Full Disclosure Course Review: Macroeconomics
Disclaimer: The views in this article are purely those of the author and do not necessarily reflect those of The Morningside Post.
Strap yourself in and hold on. Professor Bubula, the Italian pentathelete-turned-Ph.D, is warm in demeanor, but respects a good, intense training session; after all, anything less would be a disservice to you. More information is chucked at you in one class than even the best students can process and absorb. Battered after the session, students often retreat to the library and review his lecture notes.
People seem to have different tactics when sitting in his class – some write down everything and hope to review it later, others accept that not everything will be noted down, and just focus on listening to try and understand the conceptual logic. The second way works well since the lecture notes Prof. Bubula prepares are very lucid and complete – don’t let the typos and misspellings make you think otherwise. Keep in mind that one 1.5-hour lecture might cover 10+ pages of single spaced notes! Prof. Bubula keeps a tight schedule during the class, always pushing up on the 1.5 hour time limit. Imagine doing this 2x / week for ~14 weeks and you start to appreciate how much material there is to cover.
Since Macro is a core requirement, a relatively large proportion of SIPA is taking his class at any time. As such, SIPA somewhat shuts down for the week before Macro’s first midterm, second midterm, and final as everyone prioritizes these tests on top of student organization-related responsibilities, happy hours, or even other classes. If you are not in Macro this semester, prepare to hear: “Sorry, Macro Test on Friday, can’t go to the [enter fun activity here].”
The tests are fair, but because you have covered so much material, they will naturally be stressful. Honestly, this should be a 4 (or 5) -credit course. Different students have different studying methods – some focus on notes, some on practice questions; some have a mechanical understanding (that is, memorize how things relate to each other) and some pursue a more intuitive understanding (make sense of the underlying concepts). Students who try a mechanical understanding on a test will suffer three hours of uncertainty and hesitation as they begin to tell themselves “don’t worry, there will be a big curve, right?”.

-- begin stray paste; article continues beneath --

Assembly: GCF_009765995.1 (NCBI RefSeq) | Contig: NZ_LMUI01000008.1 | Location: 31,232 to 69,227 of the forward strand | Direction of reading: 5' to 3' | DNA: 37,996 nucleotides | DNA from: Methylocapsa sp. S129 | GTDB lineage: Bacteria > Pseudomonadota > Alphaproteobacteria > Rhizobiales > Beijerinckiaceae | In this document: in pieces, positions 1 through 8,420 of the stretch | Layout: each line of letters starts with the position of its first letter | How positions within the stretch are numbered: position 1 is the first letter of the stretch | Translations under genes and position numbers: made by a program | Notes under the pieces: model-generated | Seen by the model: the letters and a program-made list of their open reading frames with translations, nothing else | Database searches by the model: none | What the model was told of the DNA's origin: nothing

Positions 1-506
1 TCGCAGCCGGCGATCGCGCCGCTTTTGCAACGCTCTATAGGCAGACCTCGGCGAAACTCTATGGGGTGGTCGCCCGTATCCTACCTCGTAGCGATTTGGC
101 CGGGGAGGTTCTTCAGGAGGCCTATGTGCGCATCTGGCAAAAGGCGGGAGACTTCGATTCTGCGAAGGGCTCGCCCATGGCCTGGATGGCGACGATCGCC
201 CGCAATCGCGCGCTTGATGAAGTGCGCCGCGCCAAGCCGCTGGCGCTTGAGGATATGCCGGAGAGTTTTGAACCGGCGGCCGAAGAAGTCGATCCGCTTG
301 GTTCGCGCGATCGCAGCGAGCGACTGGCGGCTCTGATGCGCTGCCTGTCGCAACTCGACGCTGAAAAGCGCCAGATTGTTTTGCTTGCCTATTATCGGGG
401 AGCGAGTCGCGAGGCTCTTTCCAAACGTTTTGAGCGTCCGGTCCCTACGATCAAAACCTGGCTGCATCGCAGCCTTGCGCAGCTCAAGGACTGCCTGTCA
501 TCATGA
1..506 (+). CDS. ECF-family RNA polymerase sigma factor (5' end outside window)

About 10 days or so before each exam, the Professor posts on Courseworks all tests and grading rubrics (i.e. answers) from the past 6-8 semesters. In the grading rubric you can read his instructions on how the DRA should grade the test such as, “give 1 point for trying”. The tests are graded more than fairly, but students should not get complacent. Watch for Curveballs.
Curveballs identify who had a “mechanical” understanding from an “intuitive” understanding. He adds just enough variation to require a logic jump – not something that the "mechanics" can do well. I would recommend using the practice questions to identify your weaknesses in intuitive understandings. Afterwards, review the notes or go to office hours to fill the gaps.
Bubula is a great professor. Everyone I know thinks so. One thing which marveled my friend and me was how he managed to essentially memorize the notes. Goes through them each class without looking at them! He had to look at them once during all the lectures, and apologized before doing so.
For me, I thought it was a great course. After a course like this, you really have the confidence in the course material and it is quite relevant and practical, too. The final project, the policy memo, requires that you write a letter to a policy maker using some of the theory you have learned in class. Again, considering the breadth of material covered, you can touch upon taxes, balance of payments, labor movements, almost any economic-related news source can apply a principle you used in the class.